In his latest project GLORYLAND, Robert Leblanc continues to explore his fascination for the strange and unusual. For more than five years, LeBlanc documented a uniquely American subculture: one of the few remaining Holiness serpent-handling churches of West Virginia.
In the Appalachian Mountains, in the only state in the USA where snake handling is not outlawed, one can hear the sound of rattling and hissing fill the air.
In the 20th century came the introduction of a third “blessing” to signify one’s baptism by the Holy Spirit, one that strictly adheres to the very embodiment of the Word, such as Mark 16:17-18 — which includes drinking poison, speaking in tongues, handling fire and venomous serpents without risk of harm or death.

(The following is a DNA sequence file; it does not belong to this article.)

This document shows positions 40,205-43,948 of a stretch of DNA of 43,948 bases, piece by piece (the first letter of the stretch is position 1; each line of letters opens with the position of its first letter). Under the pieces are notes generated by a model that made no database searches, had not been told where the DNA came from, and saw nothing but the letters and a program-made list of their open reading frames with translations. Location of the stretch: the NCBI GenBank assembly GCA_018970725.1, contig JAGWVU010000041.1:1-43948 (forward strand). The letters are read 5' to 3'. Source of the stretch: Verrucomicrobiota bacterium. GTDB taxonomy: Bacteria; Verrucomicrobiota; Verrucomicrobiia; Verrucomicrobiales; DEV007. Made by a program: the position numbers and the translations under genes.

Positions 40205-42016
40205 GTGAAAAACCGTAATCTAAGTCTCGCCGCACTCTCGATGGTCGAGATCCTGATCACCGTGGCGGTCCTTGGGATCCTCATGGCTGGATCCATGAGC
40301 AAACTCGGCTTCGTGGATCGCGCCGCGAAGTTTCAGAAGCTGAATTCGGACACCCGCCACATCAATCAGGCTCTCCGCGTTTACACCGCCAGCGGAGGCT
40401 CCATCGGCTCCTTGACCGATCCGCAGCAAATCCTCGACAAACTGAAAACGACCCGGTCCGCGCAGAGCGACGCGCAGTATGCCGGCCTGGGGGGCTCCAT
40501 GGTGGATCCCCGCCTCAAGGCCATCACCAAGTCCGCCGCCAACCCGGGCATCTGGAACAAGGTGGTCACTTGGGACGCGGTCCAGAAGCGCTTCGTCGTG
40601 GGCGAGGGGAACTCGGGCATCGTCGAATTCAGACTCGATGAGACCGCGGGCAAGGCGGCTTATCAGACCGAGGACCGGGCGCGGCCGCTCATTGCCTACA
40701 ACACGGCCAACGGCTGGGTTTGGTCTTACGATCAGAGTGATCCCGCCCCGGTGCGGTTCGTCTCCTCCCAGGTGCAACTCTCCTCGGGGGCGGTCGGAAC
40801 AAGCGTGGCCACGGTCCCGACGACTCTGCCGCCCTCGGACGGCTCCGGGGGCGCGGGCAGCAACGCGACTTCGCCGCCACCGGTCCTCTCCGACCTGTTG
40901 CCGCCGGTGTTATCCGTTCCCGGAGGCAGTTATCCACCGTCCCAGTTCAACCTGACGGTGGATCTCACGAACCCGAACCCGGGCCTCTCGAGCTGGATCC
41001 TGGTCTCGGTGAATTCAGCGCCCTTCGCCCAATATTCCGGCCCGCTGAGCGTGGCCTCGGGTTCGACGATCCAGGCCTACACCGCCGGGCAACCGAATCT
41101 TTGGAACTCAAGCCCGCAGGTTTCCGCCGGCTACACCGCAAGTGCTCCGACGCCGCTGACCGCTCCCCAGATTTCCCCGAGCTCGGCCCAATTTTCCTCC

For his long-term project, LeBlanc spent his days studying these deadly practices that are on the verge of extinction, whilst building relationships and trust with his subjects. He was welcomed with open arms, which enabled him to photograph the community and their demonstration of devout faith to the King James Bible from a position of immediacy and closeness. This sense of mutual engagement and transparency is apparent in his series of raw, unguarded black and white images that traverse the worlds of documentary and surrealism.